Decentralization, effective intergovernmental relations and good subnational governance are pursued by countries around the world. However, nearly two-thirds of the world’s population–over 5 billion people–live in the fifteen largest, most populous countries in the world. As, such the challenges related to effective decentralization and subnational governance are particularly relevant in these larger–often federal–countries.
Limited local tax revenue and low public sector efficiency are two critical problems of public sector management and key constraints for the economic and social development of many subnational governments in large federal countries. To create fiscal space without compromising macroeconomic stability and fiscal sustainability, there is a need for reforms that lead to better use of public resources and improved expenditure efficiency through reforms in budgeting, procurement, and tax administration.
A note titled “The World Bank’s Support for Subnational Governance in Large Federal Countries : Lessons Learned from Argentina, Brazil and Nigeria” was recently released by the World Bank. This note presents lessons learned from the World Bank’s subnational governance projects in three large federal countries – Argentina, Brazil and Nigeria – between 2008-2017. These lessons learned can be useful in shaping the design of future subnational governance projects in other federal countries, particularly those projects seeking to improve service delivery, public expenditure systems and core governance institutions.
When it comes to differences, firstly, although Argentina, Brazil and Nigeria are all large, federal countries, they vary in size, per capital income and development level and have specific development challenges, both nationally and in the subnational areas where the projects were implemented. Secondly, although all three projects supported strengthening local service delivery, they focused on different sectors of service delivery, such as – water, agriculture, education, health, and social services.
The lessons learned from these projects can be useful in shaping the design of future subnational governance projects in other federal countries, particularly those projects seeking to improve service delivery, public expenditure systems and core governance institutions. This note summarizes the most valuable and transferable lessons learned from these three projects:
- There is substantial value in direct World Bank support at the subnational level.
- Subnational public management strengthening is a prerequisite for improvements in service delivery in any single sector.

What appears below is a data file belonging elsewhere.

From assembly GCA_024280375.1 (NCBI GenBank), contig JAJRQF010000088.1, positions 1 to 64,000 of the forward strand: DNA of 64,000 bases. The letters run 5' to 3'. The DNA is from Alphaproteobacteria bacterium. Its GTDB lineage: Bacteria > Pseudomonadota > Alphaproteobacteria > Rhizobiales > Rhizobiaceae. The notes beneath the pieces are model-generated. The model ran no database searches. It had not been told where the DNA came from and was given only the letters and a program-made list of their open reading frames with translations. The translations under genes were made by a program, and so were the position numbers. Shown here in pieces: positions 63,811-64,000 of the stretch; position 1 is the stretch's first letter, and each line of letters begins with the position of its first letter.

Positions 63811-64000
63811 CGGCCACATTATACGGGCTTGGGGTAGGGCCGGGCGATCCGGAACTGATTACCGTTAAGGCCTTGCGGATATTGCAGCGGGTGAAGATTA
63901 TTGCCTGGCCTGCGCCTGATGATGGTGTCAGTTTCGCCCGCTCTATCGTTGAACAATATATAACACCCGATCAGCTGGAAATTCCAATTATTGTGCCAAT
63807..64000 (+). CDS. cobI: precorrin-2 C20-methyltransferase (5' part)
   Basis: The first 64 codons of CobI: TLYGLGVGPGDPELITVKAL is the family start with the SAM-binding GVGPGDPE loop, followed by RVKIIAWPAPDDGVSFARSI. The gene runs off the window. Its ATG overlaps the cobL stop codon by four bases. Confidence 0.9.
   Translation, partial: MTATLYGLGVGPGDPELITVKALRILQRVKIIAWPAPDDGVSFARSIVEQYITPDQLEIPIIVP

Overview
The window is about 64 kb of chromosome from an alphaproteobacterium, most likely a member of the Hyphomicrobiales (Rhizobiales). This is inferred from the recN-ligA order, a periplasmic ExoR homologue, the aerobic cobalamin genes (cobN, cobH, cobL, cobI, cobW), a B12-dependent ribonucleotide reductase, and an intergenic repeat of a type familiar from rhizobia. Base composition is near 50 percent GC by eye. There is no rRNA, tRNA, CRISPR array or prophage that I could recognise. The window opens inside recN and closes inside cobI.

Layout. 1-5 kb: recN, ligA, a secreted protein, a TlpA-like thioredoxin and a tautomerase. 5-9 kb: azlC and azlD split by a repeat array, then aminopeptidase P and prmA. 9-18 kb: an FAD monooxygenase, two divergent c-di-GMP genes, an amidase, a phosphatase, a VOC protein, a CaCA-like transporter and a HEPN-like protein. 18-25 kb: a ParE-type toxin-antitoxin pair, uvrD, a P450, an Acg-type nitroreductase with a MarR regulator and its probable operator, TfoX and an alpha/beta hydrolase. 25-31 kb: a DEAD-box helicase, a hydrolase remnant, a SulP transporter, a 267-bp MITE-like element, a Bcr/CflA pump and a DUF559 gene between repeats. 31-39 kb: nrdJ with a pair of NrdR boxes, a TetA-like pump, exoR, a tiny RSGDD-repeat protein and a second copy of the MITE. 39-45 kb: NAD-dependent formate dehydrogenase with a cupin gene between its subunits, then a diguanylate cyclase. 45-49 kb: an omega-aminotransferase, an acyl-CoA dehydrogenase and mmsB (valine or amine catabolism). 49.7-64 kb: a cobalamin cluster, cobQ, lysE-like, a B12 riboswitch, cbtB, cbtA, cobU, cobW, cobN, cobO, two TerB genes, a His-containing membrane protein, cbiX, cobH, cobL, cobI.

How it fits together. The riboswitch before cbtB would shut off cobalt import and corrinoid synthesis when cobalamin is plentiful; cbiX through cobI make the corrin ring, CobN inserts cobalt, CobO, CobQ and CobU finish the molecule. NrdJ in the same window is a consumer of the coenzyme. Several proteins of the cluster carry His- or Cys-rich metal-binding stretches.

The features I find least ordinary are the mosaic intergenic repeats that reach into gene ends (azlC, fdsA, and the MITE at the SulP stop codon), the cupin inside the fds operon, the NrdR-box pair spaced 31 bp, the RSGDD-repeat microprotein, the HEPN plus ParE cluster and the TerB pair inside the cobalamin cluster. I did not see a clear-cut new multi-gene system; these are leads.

- Political commitment is key in a project that aims at improvements in public resource management systems and practices.
- Without local leadership, decentralization projects cannot succeed.
- Large multi-sector results-based operations with disbursement-linked indicators can offer strong incentives for reform, ensuring that a wider array of policy changes can be implemented smoothly and expeditiously.
- The implementation of subnational governance projects is resource intensive.
- Impact evaluation is key for lessons learned.
- The World Bank’s know-how can be as important as its ability to mobilize significant financial resources.
- It is important to ensure that risk mitigation measures do not create other risks.
- Keeping an eye on macroeconomic developments can help anticipate threats to development outcomes and build-in sustainability measures prior to project closing.
- Digital technology can be effective for improving M&E.
- Complex Integrated Financial Management Information Systems (IFMIS) can be effective for improving PFM, however their exact cost can be hard to predict.
- Using youth employment in public works projects as a tool to reduce the likelihood of conflict in fragile environments such as the Niger Delta is an appropriate strategy.
In sum, by analyzing these three projects, key transferable lessons were synthesized that can be widely applied across development operations, particularly in federal states. In short, these lessons include: the importance of political will, local leadership, impact evaluations, competent human resource and good infrastructure as well as the benefits of digital technology for M&E, among others. Employing the recommendations outlined in this note will enhance operational effectiveness and will allow the institution to deliver better solutions for its clients.
Access the full World Bank note paper on the open knowledge repository: Petar Stoykov and Serdar Yilmaz. 2022. The World Bank’s Support for Subnational Governance in Large Federal Countries : Lessons Learned from Argentina, Brazil and Nigeria. World Bank, Washington, DC.